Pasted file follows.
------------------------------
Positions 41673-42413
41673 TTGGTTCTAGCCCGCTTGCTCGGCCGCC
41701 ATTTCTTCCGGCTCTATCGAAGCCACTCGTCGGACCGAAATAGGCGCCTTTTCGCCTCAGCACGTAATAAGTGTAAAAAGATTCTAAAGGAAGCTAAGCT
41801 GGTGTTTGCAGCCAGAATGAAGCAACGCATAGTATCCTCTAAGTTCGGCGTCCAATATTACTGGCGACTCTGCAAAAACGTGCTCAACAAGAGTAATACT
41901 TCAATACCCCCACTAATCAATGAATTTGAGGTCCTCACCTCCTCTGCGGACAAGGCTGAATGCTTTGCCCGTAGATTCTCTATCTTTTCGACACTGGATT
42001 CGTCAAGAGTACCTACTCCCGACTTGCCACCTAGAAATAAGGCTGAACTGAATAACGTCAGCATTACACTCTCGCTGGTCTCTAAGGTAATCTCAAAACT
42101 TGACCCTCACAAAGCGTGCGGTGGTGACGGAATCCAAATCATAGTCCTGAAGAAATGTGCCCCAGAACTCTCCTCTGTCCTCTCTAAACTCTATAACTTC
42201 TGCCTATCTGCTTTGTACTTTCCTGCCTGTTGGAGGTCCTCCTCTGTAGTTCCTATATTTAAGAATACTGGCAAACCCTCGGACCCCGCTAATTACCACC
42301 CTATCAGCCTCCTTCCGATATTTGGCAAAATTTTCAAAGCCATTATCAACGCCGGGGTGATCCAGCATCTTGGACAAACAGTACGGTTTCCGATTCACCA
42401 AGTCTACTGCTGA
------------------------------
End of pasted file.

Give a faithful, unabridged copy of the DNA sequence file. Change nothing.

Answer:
Positions 41673-42413
41673 TTGGTTCTAGCCCGCTTGCTCGGCCGCC
41701 ATTTCTTCCGGCTCTATCGAAGCCACTCGTCGGACCGAAATAGGCGCCTTTTCGCCTCAGCACGTAATAAGTGTAAAAAGATTCTAAAGGAAGCTAAGCT
41801 GGTGTTTGCAGCCAGAATGAAGCAACGCATAGTATCCTCTAAGTTCGGCGTCCAATATTACTGGCGACTCTGCAAAAACGTGCTCAACAAGAGTAATACT
41901 TCAATACCCCCACTAATCAATGAATTTGAGGTCCTCACCTCCTCTGCGGACAAGGCTGAATGCTTTGCCCGTAGATTCTCTATCTTTTCGACACTGGATT
42001 CGTCAAGAGTACCTACTCCCGACTTGCCACCTAGAAATAAGGCTGAACTGAATAACGTCAGCATTACACTCTCGCTGGTCTCTAAGGTAATCTCAAAACT
42101 TGACCCTCACAAAGCGTGCGGTGGTGACGGAATCCAAATCATAGTCCTGAAGAAATGTGCCCCAGAACTCTCCTCTGTCCTCTCTAAACTCTATAACTTC
42201 TGCCTATCTGCTTTGTACTTTCCTGCCTGTTGGAGGTCCTCCTCTGTAGTTCCTATATTTAAGAATACTGGCAAACCCTCGGACCCCGCTAATTACCACC
42301 CTATCAGCCTCCTTCCGATATTTGGCAAAATTTTCAAAGCCATTATCAACGCCGGGGTGATCCAGCATCTTGGACAAACAGTACGGTTTCCGATTCACCA
42401 AGTCTACTGCTGA